Rising slowly over the horizon of a fractured, but ever evolving modern music scene in 2008, The Fleet Foxes self-titled debut didn’t so much dazzle, as glow warmly, encouraging you to bask in its radiance as it did so.
While all this had been done before (their enthusiastically reckless use of reverb recalls My Morning Jacket in their early days, while the blended harmony vocals recall late 60s vintage Bee Gees in places, and the whole thing seems rooted in a fine compost of folksy roots rock), that is not to detract from the overall achievement of Fleet Foxes, as this debut apparently sprung out of nowhere with minimal airplay assistance to become a sizeable indie hit, while somehow remaining distinctly out of step with contemporary guitar-rock sounds.
Taken individually, many of the songs on Fleet Foxes stand out, with “White Winter Hymnal”, “Ragged Wood”, and “Your Protector” being particularly startling offerings, however on reflection the album is best consumed as a whole, to appreciate its reassuring structure and heft. We’re in the company of quality music here folks, best treat it with the respect it deserves.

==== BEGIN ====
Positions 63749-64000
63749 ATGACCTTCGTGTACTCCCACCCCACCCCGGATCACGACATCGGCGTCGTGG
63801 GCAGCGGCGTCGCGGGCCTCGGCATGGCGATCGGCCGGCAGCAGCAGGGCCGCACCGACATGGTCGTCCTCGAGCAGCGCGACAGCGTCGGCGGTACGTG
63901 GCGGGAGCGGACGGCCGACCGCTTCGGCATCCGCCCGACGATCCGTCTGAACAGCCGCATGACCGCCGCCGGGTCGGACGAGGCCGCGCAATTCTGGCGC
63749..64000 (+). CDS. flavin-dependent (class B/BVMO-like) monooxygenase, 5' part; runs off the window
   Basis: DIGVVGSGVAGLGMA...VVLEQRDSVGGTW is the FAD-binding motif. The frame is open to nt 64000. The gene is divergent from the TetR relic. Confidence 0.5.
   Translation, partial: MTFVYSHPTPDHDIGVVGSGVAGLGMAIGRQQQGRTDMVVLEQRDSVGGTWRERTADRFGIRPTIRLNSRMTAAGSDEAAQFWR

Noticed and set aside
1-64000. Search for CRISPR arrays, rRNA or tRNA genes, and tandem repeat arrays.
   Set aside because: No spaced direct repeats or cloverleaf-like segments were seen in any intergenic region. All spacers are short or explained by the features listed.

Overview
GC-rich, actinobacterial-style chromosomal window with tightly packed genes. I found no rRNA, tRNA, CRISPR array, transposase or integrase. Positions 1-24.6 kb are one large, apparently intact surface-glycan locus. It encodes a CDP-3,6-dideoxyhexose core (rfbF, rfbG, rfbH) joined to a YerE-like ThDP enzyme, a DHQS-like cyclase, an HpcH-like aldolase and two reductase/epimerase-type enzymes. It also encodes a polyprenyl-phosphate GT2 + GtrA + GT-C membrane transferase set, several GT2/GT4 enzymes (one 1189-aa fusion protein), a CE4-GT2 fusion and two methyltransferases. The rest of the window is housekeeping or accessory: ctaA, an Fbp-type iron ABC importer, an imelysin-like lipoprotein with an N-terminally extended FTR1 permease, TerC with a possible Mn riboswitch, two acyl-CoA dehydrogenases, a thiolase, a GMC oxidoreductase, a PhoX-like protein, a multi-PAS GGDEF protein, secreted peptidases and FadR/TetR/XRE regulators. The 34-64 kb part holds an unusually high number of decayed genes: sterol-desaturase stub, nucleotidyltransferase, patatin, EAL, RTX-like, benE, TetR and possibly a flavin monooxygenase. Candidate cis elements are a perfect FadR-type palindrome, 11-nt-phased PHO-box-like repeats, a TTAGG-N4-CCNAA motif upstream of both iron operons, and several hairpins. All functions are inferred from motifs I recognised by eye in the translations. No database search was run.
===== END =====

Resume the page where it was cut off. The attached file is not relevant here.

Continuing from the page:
As an album Fleet Foxes boasts a warm and organic sound which heals and soothes the soul rather than spending its run time punching you in the back of head in an effort to convince you how modern and ‘real’ it is. In a world of sharp, angular guitars, world-straddling musical colossi, and questionable sexual politics, it is comforting to find comfort in an album that is the musical equivalent of a warm duvet that the more sensitive souls can cower under while we hide from the rest of the world.
Fleet Foxes is by turns charming, beguiling, mature, child like, gently surprising and all-embracing. Like a winter evening in the pub spent sat by an open fire with a close friend, it allows you to forget how cold and bitter the outside world is, and when your friend gives you a manly hug when you depart, you realise it’s left you with not only a physical feeling of warmth, but an emotional one as well.